Nanyang Business School, Nanyang Technological University, Singapore
J. Barton Cunningham
School of Public Administration, University of Victoria, Victoria, British Columbia, Canada, and
James F. Devlin
Nottingham University Business School, Nottingham University, Nottingham, UK Abstract Purpose – This paper illustrates why consumers are resistant to using internet banking. Design/methodology/approach – A survey was used to acquire data from 127 consumers who were not internet bank users. Findings – Using a content analysis procedure, eight factors were identiﬁed which explain why consumers are not using internet banking. In order of frequency, the factors are: perceptions about risk; the need; lacking knowledge; inertia; inaccessibility; human touch; pricing and IT fatigue. Research limitations/implications – A list of those consumers who were not internet banking users could not be sourced, meaning that a random sample could not be carried out. The factors which emerged, however, appear to provide a comprehensive understanding of why certain consumers are not internet banking users. The factors provide a useful basis for researchers to conduct studies to better understand what inﬂuences a consumer decision not to use the internet as a means of sourcing banking services. Practical implications – The ﬁndings provide a framework for creating a strategy to enhance adoption rates. Originality/value – The ﬁndings create an awareness of the various reasons explaining why consumers are not becoming internet banking users. The various reasons provide scholars with an opportunity to conduct further research in this area and practitioners with an opportunity to enhance adoption rates. Keywords Internet, Banking, Financial services, Consumer behaviour Paper type Research paper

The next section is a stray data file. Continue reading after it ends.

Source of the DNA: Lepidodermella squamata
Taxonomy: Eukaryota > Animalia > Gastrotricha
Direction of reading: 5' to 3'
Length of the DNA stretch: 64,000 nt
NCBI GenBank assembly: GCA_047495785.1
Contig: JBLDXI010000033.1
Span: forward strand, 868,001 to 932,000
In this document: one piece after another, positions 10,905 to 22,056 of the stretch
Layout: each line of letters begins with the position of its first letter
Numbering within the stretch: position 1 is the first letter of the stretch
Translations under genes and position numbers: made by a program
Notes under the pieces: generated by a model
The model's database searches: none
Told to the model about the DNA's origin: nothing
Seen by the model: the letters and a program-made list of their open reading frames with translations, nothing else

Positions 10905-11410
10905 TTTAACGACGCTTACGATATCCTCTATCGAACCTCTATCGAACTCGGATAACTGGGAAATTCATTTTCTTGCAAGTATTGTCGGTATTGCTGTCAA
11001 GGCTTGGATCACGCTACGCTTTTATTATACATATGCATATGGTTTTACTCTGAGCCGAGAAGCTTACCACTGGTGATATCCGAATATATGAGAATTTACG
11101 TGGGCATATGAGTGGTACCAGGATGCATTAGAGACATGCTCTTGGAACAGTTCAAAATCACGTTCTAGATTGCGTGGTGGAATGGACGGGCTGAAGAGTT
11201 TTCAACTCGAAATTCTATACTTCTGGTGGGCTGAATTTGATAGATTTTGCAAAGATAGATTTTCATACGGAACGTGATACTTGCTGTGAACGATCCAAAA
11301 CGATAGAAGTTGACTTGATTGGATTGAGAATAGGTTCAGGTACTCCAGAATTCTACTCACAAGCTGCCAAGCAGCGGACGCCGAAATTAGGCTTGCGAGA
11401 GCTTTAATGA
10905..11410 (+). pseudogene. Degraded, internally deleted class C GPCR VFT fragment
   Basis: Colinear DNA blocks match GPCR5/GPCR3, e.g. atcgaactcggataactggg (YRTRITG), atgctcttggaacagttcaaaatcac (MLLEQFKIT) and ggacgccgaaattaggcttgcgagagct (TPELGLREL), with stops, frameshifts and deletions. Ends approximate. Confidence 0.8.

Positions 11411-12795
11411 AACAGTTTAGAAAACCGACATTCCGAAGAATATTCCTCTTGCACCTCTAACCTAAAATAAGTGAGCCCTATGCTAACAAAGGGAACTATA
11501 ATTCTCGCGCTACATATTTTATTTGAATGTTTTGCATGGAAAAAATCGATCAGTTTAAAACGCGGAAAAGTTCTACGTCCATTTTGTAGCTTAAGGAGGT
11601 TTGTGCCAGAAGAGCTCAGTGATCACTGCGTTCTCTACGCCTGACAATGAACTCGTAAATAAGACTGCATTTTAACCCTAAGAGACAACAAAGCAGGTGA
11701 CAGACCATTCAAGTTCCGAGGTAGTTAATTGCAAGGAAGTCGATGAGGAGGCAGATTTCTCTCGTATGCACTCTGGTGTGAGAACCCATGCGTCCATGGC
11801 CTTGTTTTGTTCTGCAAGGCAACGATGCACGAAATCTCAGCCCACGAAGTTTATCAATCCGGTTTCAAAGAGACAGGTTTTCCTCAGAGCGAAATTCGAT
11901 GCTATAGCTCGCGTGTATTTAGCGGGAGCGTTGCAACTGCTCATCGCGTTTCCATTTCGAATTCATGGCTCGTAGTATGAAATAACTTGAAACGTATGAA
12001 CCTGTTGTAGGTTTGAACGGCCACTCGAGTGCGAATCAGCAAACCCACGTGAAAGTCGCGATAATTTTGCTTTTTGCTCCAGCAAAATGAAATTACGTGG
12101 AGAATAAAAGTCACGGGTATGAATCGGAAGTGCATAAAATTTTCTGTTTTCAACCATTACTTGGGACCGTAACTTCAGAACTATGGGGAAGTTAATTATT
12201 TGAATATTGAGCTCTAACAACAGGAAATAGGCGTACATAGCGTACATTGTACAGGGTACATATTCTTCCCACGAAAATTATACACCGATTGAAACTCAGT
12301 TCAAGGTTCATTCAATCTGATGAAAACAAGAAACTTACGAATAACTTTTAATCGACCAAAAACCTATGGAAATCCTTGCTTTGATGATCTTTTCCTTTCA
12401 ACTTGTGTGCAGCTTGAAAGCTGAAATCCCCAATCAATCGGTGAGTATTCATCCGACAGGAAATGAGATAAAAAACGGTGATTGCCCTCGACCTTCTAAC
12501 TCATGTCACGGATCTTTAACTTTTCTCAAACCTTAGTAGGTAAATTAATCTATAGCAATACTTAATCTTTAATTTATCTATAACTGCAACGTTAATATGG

The majority of successful services or goods which come to the market exhibit an adoption pattern which is typically S-shaped or sigmoid in form irrespective of whether they are high-tech or otherwise (Gatignon and Robertson, 1985; Onkvisit and Shaw, 1989; Boyd and Orville, 1990; and Jain, 1997). Some new services or goods reach the take-off point on the upward slope of the S-shaped pattern quite quickly, while others take far longer (Rogers, 1962). Unfortunately, a substantial majority of new services or goods do not get adopted (Foxall, 1984). Internet banking, a service delivery method introduced in 1997 (Furst et al., 2002), has been expensive to develop. Banks offering their ﬁnancial services over the internet are keen to accelerate the adoption process, knowing that the cost of delivering a service over the internet is much less than delivering the same service over-the-counter (Polatoglu and Ekin, 2001). Any bank which is positioned on the upward slope of the S-shaped pattern should be optimistic about its The current issue and full text archive of this journal is available at www.emeraldinsight.com/0887-6045.htm
Journal of Services Marketing 20/3 (2006) 160– 168 q Emerald Group Publishing Limited [ISSN 0887-6045] [DOI 10.1108/08876040610665616]
ability to recover its capital outlay and make its internet operation proﬁtable (one example would be DBS, a bank mentioned in the section immediately below). In Singapore, where the present study was conducted, the ﬁrst bank began to offer some of its ﬁnancial services over the internet in 1997. The 2002 annual survey of the Infocomm Development Authority of Singapore (2002) established that a little in excess of 30 percent of Singapore’s over-15 population was using internet banking. Data from this locally conducted survey and statistical data relating to other countries or regions show that, while the number of consumers using internet banking is growing, a majority still do not use the service. The objective of this exploratory study is to develop a better understanding of the factors which...